Pentagon’s Personnel Focus: Analytics
There is a growing interest in people analytics in both the public and private sectors. I applaud Defense Secretary Carter’s decision to create an Office of People Analytics as one of the first big steps to take a fresh look at their current and future people situation. Not only is it a perfect example of recognizing a missing link in the department’s Force of the Future initiative, it is a great example of how Ash Carter and his team are thinking differently about the situation at hand.
In June I wrote about the Pentagon’s move to reform the military’s personnel system and highlighted a few grounding principles and practices to develop a modernized military talent system. Specifically, I called out data analytics as a critical practice to making successful personnel decisions.
Pentagon leaders, like many organizational leaders, have often relied on intuition to be their guide when making people and other decisions for far too long. We are living in different times with all sorts of structured and unstructured data flooding us on a daily basis, but often without a clear vision for how to analyze and manage it in an integrated way – at the same time we are feeling like some important data is still missing.
What happens next will be the difference maker for the Future Force initiative. Like building a new house, a new office creates a frame and container from which other things can happen. Some of those things that Secretary Ash Carter and others who have newly created people analytics structures should be thinking about and acting on are:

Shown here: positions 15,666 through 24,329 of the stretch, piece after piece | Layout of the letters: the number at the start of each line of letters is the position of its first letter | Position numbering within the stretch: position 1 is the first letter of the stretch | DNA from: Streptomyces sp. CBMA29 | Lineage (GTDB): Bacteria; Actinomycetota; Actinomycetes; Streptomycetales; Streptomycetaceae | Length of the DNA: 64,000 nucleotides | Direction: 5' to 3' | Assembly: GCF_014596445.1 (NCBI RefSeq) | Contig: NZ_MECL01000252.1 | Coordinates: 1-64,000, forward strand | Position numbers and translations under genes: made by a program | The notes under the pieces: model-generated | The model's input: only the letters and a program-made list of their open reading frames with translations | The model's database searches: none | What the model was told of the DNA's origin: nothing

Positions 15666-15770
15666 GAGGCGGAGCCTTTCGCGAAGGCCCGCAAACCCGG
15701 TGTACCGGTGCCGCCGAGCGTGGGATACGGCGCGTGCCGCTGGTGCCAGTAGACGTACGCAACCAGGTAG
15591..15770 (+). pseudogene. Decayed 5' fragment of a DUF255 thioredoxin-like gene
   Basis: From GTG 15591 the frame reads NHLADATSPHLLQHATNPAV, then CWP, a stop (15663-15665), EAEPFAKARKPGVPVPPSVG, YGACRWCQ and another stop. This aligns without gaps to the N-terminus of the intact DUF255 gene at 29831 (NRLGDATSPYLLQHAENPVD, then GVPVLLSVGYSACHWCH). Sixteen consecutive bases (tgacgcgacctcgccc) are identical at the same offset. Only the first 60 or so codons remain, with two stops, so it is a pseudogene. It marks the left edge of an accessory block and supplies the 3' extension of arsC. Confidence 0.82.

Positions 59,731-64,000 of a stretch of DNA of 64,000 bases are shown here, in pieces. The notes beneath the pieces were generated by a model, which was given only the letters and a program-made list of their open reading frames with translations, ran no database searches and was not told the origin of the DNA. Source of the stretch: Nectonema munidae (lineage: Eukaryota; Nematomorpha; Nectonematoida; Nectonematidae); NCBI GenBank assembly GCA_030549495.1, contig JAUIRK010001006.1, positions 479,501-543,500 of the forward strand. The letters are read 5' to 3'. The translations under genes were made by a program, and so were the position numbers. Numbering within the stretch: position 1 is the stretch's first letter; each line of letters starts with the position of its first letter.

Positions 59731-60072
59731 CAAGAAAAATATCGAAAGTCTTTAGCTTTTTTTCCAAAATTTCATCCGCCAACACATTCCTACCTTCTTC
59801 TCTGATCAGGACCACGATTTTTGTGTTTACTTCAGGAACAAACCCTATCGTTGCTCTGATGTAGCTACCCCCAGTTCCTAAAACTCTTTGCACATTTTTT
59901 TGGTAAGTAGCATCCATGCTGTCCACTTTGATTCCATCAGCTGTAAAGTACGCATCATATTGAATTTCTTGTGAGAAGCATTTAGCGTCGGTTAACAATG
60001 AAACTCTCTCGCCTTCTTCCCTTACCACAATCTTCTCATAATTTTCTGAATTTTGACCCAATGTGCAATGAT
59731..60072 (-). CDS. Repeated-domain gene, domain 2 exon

- Identifying benchmarks. What are the important benchmarks that will surface up the true state of affairs for the current and future workforce across the full employee lifecycle?
- Growing analytics talent. What are the needs to train and develop people to perform basic analytics, solve people readiness issues, and rethink the approach to managing talent?
- Managing the change process. How are change management practices being incorporated to create buy-in, communicate frequently, and identify advocates?
- Integrating new and old technologies? How can you combine or compare data in new and different ways to get fresh insights?
- Learning from others. Who can you identify as learning partners as you take new steps to advance the work of People Analytics office?
- Keeping context in mind. How can the important work done to date not be lost or impacted by a major change such as a presidential transition?
If you are looking for support in how to transform your people and other data (old and new) into actionable insights, Management Concepts people and performance consultants can help you build new or different analytics capability and capacity in your organization.